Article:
The voice instructed us to inhale slowly through our noses, then to exhale slowly. To focus on our breath. I kept breathing, but nothing happened. No calmness swept over me, no tension released from my tight muscles. Nothing. Ten, maybe 20 minutes passed. I started getting annoyed and a bit resentful that I’d chosen to spend my evening inhaling dusty air on the floor of an old Victorian house. I thought about getting up and leaving, but I didn’t want to be rude. Then something happened. I wasn’t conscious of any transformation taking place. I never felt myself relax or the swarm of nagging thoughts leave my head. But it was as if I’d been taken from one place and deposited somewhere else. It happened in an instant.
I’m not a particularly picky eater, and at some point in most meals I mix my food into an unrecognizable — but delicious — pile of intermingling flavors and textures. Yet I find something about these weird plastic dividers deeply soothing. They’re a reminder that while I am neither child nor parent, I can do whatever the hell I want during this global crisis, and what I want is to eat like a baby. Suddenly, I find myself longing for the OG food-separating device, which has been putting in the work for decades: the cafeteria tray.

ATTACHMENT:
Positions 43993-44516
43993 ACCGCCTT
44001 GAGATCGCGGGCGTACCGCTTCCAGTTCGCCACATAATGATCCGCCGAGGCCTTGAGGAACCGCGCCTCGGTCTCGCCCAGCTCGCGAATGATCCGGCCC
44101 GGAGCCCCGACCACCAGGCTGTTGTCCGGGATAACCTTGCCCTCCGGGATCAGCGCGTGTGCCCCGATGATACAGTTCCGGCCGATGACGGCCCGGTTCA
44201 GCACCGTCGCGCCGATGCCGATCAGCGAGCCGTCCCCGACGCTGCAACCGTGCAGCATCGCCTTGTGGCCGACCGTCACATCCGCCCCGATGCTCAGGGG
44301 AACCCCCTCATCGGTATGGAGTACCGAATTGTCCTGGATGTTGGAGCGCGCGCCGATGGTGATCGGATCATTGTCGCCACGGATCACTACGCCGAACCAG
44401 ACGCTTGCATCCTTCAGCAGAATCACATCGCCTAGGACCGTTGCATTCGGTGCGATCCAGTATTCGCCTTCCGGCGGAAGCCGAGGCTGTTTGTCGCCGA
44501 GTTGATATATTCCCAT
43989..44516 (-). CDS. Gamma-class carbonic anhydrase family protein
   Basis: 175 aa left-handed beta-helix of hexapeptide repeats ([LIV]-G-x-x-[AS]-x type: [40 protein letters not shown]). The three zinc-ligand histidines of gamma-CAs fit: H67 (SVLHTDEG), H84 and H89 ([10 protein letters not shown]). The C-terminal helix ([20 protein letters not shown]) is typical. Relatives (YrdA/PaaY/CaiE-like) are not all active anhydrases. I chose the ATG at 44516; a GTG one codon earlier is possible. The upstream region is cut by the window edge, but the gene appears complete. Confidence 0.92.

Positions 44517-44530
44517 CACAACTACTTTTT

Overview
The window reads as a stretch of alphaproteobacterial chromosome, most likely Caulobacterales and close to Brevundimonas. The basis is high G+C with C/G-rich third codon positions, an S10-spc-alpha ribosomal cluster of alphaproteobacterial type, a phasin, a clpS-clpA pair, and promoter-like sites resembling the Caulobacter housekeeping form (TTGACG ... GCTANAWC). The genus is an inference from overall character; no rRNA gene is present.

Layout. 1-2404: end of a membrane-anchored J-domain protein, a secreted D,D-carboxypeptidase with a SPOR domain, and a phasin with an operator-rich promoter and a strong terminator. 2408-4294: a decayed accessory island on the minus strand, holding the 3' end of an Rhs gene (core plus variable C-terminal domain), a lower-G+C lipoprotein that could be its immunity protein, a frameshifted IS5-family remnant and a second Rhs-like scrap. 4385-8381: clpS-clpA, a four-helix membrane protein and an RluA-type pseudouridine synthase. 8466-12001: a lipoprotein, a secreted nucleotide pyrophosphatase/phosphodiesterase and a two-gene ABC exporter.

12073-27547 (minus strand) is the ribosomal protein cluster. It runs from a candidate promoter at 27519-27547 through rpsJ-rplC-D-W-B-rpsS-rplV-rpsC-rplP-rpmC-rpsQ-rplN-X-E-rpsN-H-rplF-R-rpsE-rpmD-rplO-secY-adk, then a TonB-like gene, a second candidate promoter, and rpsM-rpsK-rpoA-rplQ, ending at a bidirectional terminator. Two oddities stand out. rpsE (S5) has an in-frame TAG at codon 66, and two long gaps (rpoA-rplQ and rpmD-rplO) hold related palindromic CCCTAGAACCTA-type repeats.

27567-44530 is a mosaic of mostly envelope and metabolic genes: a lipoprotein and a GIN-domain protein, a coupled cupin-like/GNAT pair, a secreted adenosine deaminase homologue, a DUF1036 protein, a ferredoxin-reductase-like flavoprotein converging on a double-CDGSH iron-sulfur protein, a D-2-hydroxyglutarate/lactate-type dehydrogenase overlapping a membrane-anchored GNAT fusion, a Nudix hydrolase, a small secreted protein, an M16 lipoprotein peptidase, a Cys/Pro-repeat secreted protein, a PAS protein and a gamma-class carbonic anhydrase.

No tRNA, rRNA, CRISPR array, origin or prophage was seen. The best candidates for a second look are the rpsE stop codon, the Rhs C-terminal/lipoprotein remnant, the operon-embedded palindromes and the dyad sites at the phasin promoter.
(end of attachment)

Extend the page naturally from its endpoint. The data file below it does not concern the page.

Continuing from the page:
Researched over the better part of a decade, Nicholson Baker’s new book, “Baseless: My Search for Secrets in the Ruins of the Freedom of Information Act,” chronicles his efforts to confirm whether or not the United States used biological weapons during the Korean War.
At least, that was the first impetus behind the book. But when Baker (“Vox,” “The Size of Thoughts”) came up against documents that were more redaction than text, “Baseless” became — in his words — a book “about life under the Freedom of Information Act.”
In taut, agile essays which braid anecdotal yarns around steady, multi-angled excavations of writers like DH Lawrence, Marguerite Duras, and Colette, the book builds a case for re-visiting one’s own personal canon and seeing what was either skipped the first time round or negligently missed. Valorising effort, labour, and the “life-long project to see oneself primarily as a working person,” Gornick positions re-reading not as a regression into nostalgia or narcotic reassurance, but a form of active confrontation with our prior reading, thinking, multiple and estranged selves.
Object permanence: something my dog doesn’t think
I possess. She sits on the ball when she no longer wants